Doesn't seem all that difficult, does it?

We have to start somewhere though and there's no better place than in our own homes.

But please don't misunderstand me either.

What would be the wrong response to this attempt at having a serious discussion with our brothers and sisters in Christ after peeking behind the curtain that's hiding and protecting Youth Ministry and everything that's associated with it?

That's an easy one.

The wrong response would be to do nothing and to simply take an apathetic approach and say something like, "Well, we already do catechesis in our home, so I'm not worried at all about the Youth Ministry program at our church, and neither should anyone else even if I agree with all the legitimate points you made." Believe me, sadly, I know far too many people who will respond that way!

Instead, we must continue to do what we can to take an honest look at Youth Ministry, Youth Pastors, and Youth Groups and be willing to bring this subject up for discussion in our own church, if necessary.

Let's not forget that the whole concept of Youth Ministry and everything that goes along with it is intricately tied to the so-called "Church Growth Movement" and we've already seen what a colossal and utter failure that has been.

In a Lutheran layman's terms, be on guard this Summer, because spiritually speaking, Jaws has nothing on the run-of-the-mill Youth Groups and Youth Pastors!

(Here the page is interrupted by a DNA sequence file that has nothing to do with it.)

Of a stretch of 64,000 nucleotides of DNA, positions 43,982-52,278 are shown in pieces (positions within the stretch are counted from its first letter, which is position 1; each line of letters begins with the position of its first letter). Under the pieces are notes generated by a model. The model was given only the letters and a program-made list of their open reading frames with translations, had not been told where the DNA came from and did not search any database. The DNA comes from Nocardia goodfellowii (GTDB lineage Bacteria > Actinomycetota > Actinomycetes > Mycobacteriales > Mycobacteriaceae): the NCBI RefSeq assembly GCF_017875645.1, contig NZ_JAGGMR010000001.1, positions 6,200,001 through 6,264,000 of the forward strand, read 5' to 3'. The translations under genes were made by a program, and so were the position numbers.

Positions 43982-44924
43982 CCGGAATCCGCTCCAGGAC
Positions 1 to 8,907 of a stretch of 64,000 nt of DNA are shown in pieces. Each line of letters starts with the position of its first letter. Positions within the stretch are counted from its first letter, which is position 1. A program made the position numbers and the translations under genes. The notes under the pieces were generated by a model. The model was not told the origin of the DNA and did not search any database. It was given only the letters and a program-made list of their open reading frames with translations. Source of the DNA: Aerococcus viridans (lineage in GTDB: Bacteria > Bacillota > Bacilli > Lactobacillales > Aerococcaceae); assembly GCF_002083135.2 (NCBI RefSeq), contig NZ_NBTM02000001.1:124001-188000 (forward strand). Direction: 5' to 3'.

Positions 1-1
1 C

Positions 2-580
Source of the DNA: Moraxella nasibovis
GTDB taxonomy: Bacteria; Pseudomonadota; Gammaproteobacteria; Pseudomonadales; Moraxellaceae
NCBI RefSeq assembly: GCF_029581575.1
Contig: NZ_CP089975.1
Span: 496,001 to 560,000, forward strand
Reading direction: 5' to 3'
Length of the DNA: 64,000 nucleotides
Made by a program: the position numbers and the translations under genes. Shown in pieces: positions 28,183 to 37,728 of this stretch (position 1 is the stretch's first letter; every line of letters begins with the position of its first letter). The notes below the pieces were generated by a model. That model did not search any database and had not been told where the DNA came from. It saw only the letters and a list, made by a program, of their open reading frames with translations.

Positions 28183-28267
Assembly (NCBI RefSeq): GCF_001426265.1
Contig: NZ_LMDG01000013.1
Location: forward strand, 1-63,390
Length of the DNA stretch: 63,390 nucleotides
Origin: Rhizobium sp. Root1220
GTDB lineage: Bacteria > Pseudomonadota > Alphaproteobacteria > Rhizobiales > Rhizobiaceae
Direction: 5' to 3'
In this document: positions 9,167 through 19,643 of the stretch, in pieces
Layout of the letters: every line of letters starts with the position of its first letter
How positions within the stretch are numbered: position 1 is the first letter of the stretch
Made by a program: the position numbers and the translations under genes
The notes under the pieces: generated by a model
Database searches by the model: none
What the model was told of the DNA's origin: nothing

NOTE: Please understand that I'm not a called and ordained minister of God's Word and Sacraments. I'm a layman or just a regular Christian, Corporate Recruiter, Husband, Father, Friend who lives in the "City of Good Neighbors" here on the East Coast. As another Christian Blogger once wrote, "Please do not see this blog as me attempting to 'publicly teach' the faith, but view it as an informal Public Journal of sorts about my own experiences and journey, and if any of my notes here help you in any way at all, then I say, 'Praise the Lord!' but please do double check them against the Word of God and with your own Pastor." To be more specific, and relevant to the point I want to make with this disclaimer/note, please understand that I'm a relatively new convert to Confessional Lutheran who recently escaped American Evangelicalism a little more than 3 years ago now. That being said, please contact me ASAP if you believe that any of my "old beliefs" seem to have crept their way into any of the material you see published here, and especially if any of the content is inconsistent with our Confessions and Lutheran doctrine (in other words, if it's not consistent with God's Word, which our Confessions merely summarize and repeatedly point us back to over and over again) so that I can correct those errors immediately and not lead any of His little ones astray (James 3:1). Also, please be aware that you might also discover that some of the earlier/older pieces I wrote for this blog back in 2013 definitely fall into that "Old Evangelical Adam" category (and they don't have a disclaimer like this) since I was a "Lutheran-In-Name-Only" at the time and was completely oblivious to the fact that a Christian "Book of Concord" even existed (Small/Large Catechism? What's that!?!). This knowledge of the Lutheran basics was completely foreign to me even though I was baptized, confirmed, and married in an LCMS church! So, there are some entries that are a little "out there" so-to-speak since the subject matter was also heavy influenced by those old beliefs of mine. I know that now and I'm still learning. Anyway, I decided to leave those published posts up on this website and in cyberspace only because they are not blasphemous/heretical, because I now have this disclaimer, and only to demonstrate the continuing work of Christ and the Holy Spirit in my life (Hebrews 12:2; Philippians 1:6). Most importantly, please know that any time I engage in commenting on and/or interpreting a specific portion of the holy Scriptures, it will always closely follow the verse-by-verse footnotes from my Lutheran Study Bible and/or include references to the Book of Concord unless otherwise noted. Typically, I defer to what other Lutheran Pastors both past and present have already preached and taught about such passages since they are the called and ordained under-shepherds of our souls here on earth. Finally, I'm going to apologize ahead of time for the length of most entries (this disclaimer/note is a perfect example of what I mean! haha). I'm well aware that blogs should be short, sweet, and to the point, but I've never been one to follow the rules when it comes to writing. Besides, this website is more like a "Christian Dude's Diary" in the sense that everything I write about and share publicly isn't always what's "popular" or "#trending" at the time, but is instead all the things that I'm studying myself at the moment. For better or for worse, these posts tend to be much longer than most blog entries you'll find elsewhere only because I try to pack as much info as possible into a single piece so that I can refer to it again and again over time if I need to (and so that it can be a valuable resource for others -- if possible, a "One-Stop-Shop" of sorts). Thank you for stopping by and thank you in advance for your time, help, and understanding. Feel free to comment/email me at any time. Grace and peace to you and yours!